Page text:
December 8, 2021 • An article posted on the academic research news website “Futurity” today highlights the work of SigSci Senior Scientist Gene Godbold. Gene has been working on a Centers for Disease Control and Prevention-funded project led by Rice computer scientist Todd Treangen with the goal of cataloging mutations in the SARS-CoV-2 virus.
Gene’s latest work discusses nine of the many of reported genetic mutations and deletions in the Omicron variant’s spike protein that may make the variant more resistant to both natural and vaccine-induced antibodies.
From the article:
“The project has allowed the team to aggregate a wealth of data being compiled about the virus. What we do is make sense of millions of SARS-CoV-2 genome sequences by combining literature citations and sequences in a way that makes it easy to interpret new viral variants soon after they are documented,” Godbold says.
“These kinds of assessments could not be attempted without the hundreds of researchers around the world who have dedicated countless person-years to work on the virus to ascertain how the mutations function in both laboratory and clinical settings,” he says.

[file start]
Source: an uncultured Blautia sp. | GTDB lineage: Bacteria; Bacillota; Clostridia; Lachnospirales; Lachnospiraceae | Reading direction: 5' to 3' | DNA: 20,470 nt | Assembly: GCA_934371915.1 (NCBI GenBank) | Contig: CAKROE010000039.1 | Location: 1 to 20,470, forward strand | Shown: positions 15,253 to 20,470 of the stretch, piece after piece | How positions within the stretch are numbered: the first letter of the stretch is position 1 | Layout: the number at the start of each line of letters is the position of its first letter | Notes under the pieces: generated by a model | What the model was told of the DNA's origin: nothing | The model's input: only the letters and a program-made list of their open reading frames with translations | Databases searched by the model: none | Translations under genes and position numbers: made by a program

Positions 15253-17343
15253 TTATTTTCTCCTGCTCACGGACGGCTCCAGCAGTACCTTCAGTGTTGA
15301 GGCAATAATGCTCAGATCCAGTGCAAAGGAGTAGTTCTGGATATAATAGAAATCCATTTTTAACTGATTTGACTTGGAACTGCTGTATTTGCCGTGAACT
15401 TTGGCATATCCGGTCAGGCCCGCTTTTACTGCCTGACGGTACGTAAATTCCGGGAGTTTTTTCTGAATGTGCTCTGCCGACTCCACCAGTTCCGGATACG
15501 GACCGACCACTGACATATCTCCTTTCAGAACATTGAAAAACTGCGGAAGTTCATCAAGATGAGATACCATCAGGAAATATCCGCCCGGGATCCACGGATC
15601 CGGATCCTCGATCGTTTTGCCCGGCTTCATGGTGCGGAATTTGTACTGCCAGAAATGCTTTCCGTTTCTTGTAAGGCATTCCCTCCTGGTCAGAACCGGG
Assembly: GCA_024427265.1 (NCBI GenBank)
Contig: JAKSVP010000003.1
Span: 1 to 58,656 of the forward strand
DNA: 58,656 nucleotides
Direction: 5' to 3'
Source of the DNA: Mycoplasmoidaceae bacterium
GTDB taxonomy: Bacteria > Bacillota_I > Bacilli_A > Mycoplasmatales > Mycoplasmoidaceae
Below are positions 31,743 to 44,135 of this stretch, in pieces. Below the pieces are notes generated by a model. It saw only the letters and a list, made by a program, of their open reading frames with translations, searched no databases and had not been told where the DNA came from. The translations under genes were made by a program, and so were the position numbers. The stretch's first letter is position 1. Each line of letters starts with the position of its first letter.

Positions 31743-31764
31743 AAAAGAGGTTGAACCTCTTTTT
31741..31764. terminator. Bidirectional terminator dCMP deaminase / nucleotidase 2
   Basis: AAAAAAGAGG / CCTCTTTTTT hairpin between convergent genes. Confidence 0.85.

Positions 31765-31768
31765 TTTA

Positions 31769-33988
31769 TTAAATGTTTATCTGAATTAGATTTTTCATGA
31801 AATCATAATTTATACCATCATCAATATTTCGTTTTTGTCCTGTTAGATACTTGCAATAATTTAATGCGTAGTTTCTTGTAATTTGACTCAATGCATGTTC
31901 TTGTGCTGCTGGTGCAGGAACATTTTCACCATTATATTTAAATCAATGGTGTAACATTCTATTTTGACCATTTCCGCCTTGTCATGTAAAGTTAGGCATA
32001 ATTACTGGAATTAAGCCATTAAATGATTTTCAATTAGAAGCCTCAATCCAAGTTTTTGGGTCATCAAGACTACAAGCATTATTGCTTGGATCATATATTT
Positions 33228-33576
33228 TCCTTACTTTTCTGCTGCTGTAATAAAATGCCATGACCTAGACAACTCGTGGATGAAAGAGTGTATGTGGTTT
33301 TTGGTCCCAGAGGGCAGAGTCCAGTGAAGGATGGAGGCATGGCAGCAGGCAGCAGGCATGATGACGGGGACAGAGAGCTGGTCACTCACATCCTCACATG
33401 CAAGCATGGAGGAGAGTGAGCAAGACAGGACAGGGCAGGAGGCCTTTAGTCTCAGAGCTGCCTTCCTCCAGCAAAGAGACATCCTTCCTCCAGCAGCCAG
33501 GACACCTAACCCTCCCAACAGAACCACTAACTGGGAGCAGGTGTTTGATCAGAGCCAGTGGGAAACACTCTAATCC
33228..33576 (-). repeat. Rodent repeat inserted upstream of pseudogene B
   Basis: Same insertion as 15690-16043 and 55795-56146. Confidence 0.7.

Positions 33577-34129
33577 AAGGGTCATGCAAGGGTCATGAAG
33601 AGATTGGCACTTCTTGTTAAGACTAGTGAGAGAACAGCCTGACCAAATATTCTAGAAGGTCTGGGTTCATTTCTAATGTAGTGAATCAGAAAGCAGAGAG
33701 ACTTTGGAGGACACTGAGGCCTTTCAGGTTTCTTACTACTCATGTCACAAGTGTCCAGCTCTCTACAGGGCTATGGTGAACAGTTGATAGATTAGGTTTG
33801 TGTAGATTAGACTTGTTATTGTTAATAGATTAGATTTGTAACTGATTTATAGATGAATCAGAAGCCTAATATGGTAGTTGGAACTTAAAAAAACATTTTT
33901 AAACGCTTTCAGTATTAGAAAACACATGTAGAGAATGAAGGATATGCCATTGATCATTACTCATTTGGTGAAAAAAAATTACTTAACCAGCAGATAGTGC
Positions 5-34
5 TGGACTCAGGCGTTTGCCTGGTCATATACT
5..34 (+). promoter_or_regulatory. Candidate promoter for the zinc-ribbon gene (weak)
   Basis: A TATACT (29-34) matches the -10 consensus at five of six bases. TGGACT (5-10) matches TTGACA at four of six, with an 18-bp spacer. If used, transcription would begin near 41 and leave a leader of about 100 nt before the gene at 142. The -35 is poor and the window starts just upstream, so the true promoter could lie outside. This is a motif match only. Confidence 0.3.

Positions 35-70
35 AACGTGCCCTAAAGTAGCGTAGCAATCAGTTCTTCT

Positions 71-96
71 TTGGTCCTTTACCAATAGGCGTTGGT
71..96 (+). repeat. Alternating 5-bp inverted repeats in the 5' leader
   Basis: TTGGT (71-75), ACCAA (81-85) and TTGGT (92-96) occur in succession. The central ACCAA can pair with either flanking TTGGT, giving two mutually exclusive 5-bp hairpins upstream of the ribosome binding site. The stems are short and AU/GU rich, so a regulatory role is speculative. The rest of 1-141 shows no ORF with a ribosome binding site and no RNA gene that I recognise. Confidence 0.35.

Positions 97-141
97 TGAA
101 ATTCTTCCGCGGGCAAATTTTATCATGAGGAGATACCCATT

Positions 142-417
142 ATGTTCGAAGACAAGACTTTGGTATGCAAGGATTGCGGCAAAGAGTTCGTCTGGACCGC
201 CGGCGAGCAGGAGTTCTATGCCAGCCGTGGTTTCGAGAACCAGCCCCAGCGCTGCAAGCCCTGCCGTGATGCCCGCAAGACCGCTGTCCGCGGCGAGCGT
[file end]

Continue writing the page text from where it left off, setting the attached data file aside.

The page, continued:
“While additional data is needed to assess the severity of COVID-19 cases from Omicron infection, Godbold writes that the variant is likely to make SARS-CoV-2 not only more transmissible but also “one that can evade neutralizing antibodies induced by vaccination better than previously seen variants.
“This is not to suggest that vaccination is likely to be defeated by the Omicron variant, only that the protection conferred by vaccination is likely to be shakier than with previous variants of concern,” he writes.
You can read the complete article on the Futurity website.